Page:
Since the 1960s, many radicals have had their eyes opened by the writing of Maurice Brinton. The most prolific writer of the British Solidarity group, which existed from 1961 to 1992, his work toppled countless dusty towers of standard leftist thinking. For Brinton, “actually existing socialism” did not, in fact, exist. It had to be created.
Brinton wrote with passion, clarity, and consistency on behalf of worker self-activity and self-management, and he decried those who reinforced passivity, apathy, cynicism, pecking orders, and alienation among workers. To him, this oppressive behavior was as prevalent among state socialists and communist parties as it was among capitalists, because it enabled rulers and would-be rulers of every political stripe to deceive and manipulate those in whose name they claimed to act. Today, when a new crop of so-called democratic socialists are seeking state power, allegedly on behalf of working people, Brinton’s work is as relevant as ever.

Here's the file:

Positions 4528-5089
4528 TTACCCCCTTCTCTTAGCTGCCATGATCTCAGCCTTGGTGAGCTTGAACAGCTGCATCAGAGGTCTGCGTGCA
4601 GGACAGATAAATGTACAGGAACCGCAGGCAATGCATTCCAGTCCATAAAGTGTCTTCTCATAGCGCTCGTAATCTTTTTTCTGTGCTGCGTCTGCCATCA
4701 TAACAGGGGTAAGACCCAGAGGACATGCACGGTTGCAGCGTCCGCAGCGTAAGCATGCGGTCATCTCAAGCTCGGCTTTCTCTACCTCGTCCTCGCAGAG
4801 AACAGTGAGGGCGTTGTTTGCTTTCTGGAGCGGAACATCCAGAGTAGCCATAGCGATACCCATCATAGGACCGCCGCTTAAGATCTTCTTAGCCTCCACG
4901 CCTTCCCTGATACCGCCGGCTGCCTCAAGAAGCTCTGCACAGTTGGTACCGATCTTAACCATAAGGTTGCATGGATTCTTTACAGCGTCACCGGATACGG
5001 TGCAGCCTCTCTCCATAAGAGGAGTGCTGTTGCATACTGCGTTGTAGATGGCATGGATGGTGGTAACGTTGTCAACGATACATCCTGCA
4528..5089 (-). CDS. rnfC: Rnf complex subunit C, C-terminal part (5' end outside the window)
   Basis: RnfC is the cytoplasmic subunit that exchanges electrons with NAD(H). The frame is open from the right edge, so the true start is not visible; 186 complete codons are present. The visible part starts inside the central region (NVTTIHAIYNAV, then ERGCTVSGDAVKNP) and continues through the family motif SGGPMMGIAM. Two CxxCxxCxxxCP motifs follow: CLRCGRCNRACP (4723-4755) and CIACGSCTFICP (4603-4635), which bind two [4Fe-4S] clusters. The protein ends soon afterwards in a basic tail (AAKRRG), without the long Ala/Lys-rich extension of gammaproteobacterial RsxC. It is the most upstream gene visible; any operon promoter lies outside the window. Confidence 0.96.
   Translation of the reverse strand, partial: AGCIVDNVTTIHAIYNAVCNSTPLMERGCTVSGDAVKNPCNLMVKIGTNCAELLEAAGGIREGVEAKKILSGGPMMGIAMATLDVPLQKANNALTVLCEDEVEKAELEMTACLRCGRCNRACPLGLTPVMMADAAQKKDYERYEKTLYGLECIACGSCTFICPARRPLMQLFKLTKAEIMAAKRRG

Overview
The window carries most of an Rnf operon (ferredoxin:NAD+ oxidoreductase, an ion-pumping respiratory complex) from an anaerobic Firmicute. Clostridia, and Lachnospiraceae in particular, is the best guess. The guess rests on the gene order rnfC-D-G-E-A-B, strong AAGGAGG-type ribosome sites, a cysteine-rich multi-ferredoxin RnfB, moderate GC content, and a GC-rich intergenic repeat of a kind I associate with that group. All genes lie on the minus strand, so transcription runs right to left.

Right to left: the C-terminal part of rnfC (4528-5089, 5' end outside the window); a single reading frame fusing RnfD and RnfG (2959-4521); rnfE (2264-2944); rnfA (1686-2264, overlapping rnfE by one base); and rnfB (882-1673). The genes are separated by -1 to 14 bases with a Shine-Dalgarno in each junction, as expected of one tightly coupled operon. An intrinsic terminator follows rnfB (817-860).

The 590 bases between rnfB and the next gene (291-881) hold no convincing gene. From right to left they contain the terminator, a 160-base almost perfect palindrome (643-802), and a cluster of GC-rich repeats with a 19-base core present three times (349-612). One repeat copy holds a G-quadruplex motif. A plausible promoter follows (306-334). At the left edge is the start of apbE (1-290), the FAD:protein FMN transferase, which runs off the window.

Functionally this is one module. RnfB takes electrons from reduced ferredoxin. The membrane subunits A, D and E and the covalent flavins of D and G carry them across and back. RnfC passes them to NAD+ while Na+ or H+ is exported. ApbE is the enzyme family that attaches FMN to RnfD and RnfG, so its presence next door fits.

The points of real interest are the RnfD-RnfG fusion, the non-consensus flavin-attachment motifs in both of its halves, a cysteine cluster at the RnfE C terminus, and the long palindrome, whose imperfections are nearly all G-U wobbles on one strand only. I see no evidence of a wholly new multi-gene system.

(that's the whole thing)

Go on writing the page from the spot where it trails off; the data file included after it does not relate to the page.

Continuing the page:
Maurice Brinton (1923–2005) lived most of his life in London. He was a founding member of the Solidarity group and wrote some of the twentieth century’s most important critiques of authoritarian socialism.
For Workers' Power : The Selected Writings of Maurice Brinton - David Goodway
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